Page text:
Author: Jim Gaffigan
First Published: 2014
Page Count: 335
Film/ TV Adaptation: No
Rating: 4/5 Stars
Talking about food has never been so funny and honest.
*Quality, Relatable Food Jokes *Wide Range of Food Reviews
*Reuse of Stand-Up Material
“Hot dogs are like strippers, really. Nobody wants to know the back story. We don’t want to think about how they came to be in their present form of employment. ‘Well, when I was twelve, my stepfather..’ ‘Not interested! Put some mustard on that.'” Jim Gaffigan is back with the book he was meant to write. The popular comedian has packed three hundred pages of his second book with his heartfelt, hilariously honest opinions on everything food related. He may be known for his stand up jokes that are related to food, but fans now get a more in-depth view of what Gaffigan thinks about everything from sushi to crackers.
Dad is Fat was a great book, but I knew this one would be infinitely better. This is Gaffigan’s element. It makes more sense that if he was going to fill up a bunch of blank pages with words that he could try to sell to the general public, it would be about his favorite subject: food. Gaffigan’s writing style is honest and unapologetic about his feelings on various restaurants and foods. It also helps that I find his opinions relatable (see the chapters titled Nobody Really Likes Fruit and Even Fewer People Like Vegetables). If only I had a copy of this book a couple of weeks ago when I was trying to explain to my coworkers why I don’t like/ eat fruit. Gaffigan says what I’m thinking but in a comical way that, oddly enough, makes perfectly logical sense. His food musings are also not just limited to the basics like hamburgers and pizza; he even delves into such topics as poutine and corned beef. I’m having trouble trying to think of any food Gaffigan hasn’t dissected in this book.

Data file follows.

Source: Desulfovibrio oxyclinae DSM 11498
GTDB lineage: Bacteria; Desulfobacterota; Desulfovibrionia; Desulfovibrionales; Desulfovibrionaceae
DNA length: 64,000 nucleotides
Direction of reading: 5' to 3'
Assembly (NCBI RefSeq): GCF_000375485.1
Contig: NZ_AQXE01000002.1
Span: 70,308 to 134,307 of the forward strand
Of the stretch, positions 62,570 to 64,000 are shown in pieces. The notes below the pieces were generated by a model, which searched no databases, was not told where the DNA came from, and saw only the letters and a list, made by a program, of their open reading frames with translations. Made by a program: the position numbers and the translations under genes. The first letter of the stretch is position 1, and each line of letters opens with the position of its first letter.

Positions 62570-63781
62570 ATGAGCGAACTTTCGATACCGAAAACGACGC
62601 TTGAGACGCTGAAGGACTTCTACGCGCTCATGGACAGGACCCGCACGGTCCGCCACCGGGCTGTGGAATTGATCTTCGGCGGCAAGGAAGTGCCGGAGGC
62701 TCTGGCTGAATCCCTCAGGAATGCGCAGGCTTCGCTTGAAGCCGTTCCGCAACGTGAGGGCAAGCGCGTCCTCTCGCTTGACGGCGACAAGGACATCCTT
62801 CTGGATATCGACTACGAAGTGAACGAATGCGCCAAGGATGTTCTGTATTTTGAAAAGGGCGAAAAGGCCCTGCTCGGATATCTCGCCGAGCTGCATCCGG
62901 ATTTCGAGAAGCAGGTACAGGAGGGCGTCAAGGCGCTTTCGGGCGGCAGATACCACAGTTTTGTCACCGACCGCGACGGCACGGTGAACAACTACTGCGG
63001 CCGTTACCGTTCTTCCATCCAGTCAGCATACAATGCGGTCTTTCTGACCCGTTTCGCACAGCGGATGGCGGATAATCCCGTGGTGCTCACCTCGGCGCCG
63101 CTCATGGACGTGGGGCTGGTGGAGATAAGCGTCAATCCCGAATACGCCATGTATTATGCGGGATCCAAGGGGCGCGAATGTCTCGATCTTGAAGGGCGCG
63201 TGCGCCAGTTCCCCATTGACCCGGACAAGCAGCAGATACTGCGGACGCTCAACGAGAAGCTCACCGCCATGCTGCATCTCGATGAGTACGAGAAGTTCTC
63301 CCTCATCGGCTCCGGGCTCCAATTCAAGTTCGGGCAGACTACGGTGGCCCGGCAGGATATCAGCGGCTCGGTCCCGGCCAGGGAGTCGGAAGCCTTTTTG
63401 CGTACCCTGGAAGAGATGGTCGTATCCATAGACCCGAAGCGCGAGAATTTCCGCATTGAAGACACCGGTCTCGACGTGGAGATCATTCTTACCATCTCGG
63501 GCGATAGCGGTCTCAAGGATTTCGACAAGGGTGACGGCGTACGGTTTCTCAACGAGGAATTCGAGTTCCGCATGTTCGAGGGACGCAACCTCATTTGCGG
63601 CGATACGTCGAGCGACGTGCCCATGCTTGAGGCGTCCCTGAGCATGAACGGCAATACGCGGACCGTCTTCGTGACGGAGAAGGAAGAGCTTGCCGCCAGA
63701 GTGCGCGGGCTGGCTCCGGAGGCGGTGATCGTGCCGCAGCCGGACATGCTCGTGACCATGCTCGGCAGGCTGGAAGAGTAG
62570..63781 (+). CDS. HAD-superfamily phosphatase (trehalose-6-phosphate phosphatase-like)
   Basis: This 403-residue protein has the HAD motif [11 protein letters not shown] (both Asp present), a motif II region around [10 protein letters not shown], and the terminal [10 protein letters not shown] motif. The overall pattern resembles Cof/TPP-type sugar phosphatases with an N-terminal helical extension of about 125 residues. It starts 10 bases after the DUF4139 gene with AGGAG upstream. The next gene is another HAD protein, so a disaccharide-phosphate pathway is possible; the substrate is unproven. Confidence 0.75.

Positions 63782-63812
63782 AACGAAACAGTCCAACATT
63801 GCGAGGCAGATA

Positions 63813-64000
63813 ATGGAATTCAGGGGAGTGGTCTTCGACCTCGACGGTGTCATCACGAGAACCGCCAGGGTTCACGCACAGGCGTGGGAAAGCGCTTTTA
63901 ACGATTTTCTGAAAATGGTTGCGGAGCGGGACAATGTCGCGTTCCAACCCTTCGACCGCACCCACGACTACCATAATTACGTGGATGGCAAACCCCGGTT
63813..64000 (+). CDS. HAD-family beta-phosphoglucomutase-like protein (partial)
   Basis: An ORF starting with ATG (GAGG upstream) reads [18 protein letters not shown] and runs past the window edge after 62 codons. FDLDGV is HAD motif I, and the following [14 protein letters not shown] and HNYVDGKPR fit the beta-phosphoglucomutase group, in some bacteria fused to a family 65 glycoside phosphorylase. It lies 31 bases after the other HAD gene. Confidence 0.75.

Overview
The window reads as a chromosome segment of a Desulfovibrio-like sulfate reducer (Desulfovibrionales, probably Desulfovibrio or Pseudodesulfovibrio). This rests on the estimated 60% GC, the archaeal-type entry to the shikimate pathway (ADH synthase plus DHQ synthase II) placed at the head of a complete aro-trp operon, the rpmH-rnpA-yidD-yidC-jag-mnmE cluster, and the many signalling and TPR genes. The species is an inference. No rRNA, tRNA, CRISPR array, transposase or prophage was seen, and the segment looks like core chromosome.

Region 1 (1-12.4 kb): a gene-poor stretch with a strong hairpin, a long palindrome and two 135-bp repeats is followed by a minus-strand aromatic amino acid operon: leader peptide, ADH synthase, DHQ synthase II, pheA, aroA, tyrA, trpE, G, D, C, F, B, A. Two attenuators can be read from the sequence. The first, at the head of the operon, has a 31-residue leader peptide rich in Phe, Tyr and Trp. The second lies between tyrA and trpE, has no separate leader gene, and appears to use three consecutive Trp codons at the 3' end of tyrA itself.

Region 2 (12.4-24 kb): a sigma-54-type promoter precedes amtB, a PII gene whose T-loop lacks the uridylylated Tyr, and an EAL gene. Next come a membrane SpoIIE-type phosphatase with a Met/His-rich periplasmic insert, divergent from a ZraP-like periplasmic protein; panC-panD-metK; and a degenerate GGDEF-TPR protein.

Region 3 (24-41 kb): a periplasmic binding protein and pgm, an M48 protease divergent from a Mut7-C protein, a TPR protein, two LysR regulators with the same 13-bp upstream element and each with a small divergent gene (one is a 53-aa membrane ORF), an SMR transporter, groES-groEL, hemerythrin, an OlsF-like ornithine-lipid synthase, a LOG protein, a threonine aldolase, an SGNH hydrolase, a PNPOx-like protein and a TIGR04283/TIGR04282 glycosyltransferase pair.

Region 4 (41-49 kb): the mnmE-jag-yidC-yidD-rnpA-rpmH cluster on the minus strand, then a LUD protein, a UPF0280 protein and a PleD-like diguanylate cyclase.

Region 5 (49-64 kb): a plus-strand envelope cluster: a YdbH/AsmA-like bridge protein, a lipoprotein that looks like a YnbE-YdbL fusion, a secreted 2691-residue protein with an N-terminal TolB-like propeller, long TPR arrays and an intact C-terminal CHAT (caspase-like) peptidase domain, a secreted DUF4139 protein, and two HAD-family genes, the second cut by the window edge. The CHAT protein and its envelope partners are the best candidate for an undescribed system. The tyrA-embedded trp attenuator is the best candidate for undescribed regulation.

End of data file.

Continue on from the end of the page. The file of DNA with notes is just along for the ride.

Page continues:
This wouldn’t be a book about food written by Jim Gaffigan without the mention of bacon or hot pockets. Fans would probably be disappointed if he had completely passed up these subjects that have made him so memorable. However, these chapters were less interesting for me. I’ve got his stand up routine on these topics essentially memorized from watching his shows live or on TV. If there is a weak part of the book, this would be it. It’s a rehash of an opinion we already know he holds. However, like I mentioned above, it would probably have been worse not to include them in the book at all.
I don’t know what topic Gaffigan could write about next, but I hope he finds something just as interesting and creative as the two books he’s given us so far. I love being able to pick up a book like Food: A Love Story to fill in for the breaks in getting to watch Gaffigan stand up. Not everyone may agree with Gaffigan’s opinions on food, but I feel like he speaks for the majority of how we feel in our heart of hearts about certain cuisine. Besides, Gaffigan would probably just call his naysayers psychopaths anyway.